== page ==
Jording included both his reasoning and the response he received from Harrist in the email, stating that while conditions looked to be improving in Weston County on Dec. 15 when the variances were requested, this was not the case for all of the considered matrixes.
“Counties need to have sustained low rates of transmission for a period of time at least two weeks before a less restrictive variance is appropriate,” Harrist said in her email. “Although we have seen the rates of newly reported cases and active cases decline in many areas of the state during the past several weeks, including Weston County, as compared to several weeks ago, transmission levels continue to be high according to national standards in both Wyoming and Weston County.”
She reported the county had 289 cases per 100,000 in the Dec. 8-22 period, in what was then the previous two weeks. That case rate put the county in the “red zone,” according to Harrist. In order to move to a lower transmission zone, Harrist said, the county would need 201 or fewer cases per 100,000.
“Furthermore, the number of cases in Weston County has increased over the past week. On Wednesday, December 16, Weston County’s rate of new cases was 231 per 100,000 population with 12 laboratory-confirmed active cases, today the rate of new cases is 289 cases per 100,000 with 27 laboratory-confirmed active cases,” Harrist continued.
The email also stated that Weston County had a lower molecular test positivity rate over the previous 14 days but that the number of molecular tests being conducted does not meet minimum requirements. She noted that the amount of testing would need to double to climb up one zone and that it would need to triple to put the county in the “green” zone.
“Conducting an adequate number of tests is critical to ensure that individuals who test positive can be isolated, and that their contacts can be notified to quarantine,” Harrist said.
“Based on the levels of transmission in Weston County, variances to all of the statewide orders are not appropriate to protect public health at this time,” Harrist continued. “However, I would be happy to discuss a potential variance to a portion of the orders, such as the restaurant and bar closures as you mentioned.”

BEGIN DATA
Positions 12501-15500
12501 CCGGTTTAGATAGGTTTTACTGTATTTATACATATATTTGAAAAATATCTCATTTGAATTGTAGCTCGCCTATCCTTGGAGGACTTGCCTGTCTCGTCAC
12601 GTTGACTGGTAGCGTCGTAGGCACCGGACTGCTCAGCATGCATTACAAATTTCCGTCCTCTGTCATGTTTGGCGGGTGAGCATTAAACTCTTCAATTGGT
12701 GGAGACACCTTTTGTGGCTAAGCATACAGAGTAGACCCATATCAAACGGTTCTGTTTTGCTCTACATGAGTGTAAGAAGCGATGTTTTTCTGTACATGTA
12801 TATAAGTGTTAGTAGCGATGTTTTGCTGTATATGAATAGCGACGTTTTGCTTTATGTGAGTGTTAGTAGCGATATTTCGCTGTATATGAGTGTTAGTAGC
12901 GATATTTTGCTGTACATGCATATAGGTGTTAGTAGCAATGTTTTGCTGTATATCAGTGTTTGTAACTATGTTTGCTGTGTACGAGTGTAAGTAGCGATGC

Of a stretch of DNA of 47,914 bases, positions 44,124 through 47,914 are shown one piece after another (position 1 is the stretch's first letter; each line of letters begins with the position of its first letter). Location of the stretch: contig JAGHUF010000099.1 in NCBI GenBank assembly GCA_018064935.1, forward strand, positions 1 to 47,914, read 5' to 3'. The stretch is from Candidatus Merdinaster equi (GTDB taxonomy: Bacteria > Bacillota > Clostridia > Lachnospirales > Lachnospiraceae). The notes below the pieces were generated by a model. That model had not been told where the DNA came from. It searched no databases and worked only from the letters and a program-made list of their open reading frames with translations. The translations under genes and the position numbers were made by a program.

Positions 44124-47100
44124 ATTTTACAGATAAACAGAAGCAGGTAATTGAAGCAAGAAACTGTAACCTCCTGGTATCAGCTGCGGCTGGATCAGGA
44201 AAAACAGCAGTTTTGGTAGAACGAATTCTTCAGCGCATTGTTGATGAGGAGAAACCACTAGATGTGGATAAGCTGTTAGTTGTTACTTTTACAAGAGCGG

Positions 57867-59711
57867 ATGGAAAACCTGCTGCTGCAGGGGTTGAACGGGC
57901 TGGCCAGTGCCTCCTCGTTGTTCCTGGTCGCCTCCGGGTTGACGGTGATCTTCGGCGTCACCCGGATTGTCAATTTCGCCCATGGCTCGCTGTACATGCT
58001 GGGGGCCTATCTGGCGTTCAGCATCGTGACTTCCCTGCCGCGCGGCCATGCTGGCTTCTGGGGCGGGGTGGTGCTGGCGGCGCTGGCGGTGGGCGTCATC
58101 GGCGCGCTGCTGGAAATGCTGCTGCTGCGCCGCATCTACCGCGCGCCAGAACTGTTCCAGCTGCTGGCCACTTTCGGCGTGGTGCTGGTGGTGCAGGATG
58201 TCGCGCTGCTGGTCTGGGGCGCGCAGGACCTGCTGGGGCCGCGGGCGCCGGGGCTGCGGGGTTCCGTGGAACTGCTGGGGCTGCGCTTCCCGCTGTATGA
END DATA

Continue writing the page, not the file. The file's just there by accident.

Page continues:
According to Jording, if the commissioner’s had requested a variance to just the hour restrictions on bars and restaurants, the variance would have been approved. However, Jording said that the commissioners asked that all restrictions on bars and restaurants be rescinded, something that could not be approved.
“In my note to Dr. Harrist, I asked her if she would consider a variance request for the ‘10 p.m. to 5 a.m.’ As you can see in Dr. Harrist’s letter, she heard the question and responded favorably,” Jording said. “My suggestion to the commissioners may have fallen on deaf ears; news reporters picked up on it and printed it. So, we are where we are right now.
“I feel like I have been open to every Weston County resident, business or organization to develop variance requests and answer questions about the governor’s orders — everyone except the commissioners have been approachable,” Jording continued. “As far as I know, the commissioners have never sought advice from me or a public health officer on what variance request may pass and what may not pass.”
Both Jording and Harrist had little to say about the commissioner’s decision to remove Jording.
“The commissioners have not formally notified me of their action or the reason for their action. I have learned of the action from colleagues and friends who have contacted me,” Jording said, some 24 hours after the vote.
While expressing appreciation for Jording’s support and dedication to protecting public health, Harrist declined further comment when contacted on Jan. 6.
Until the position is filled, Harrist said, she will help the public health nursing office in the county and perform certain limited duties as needed.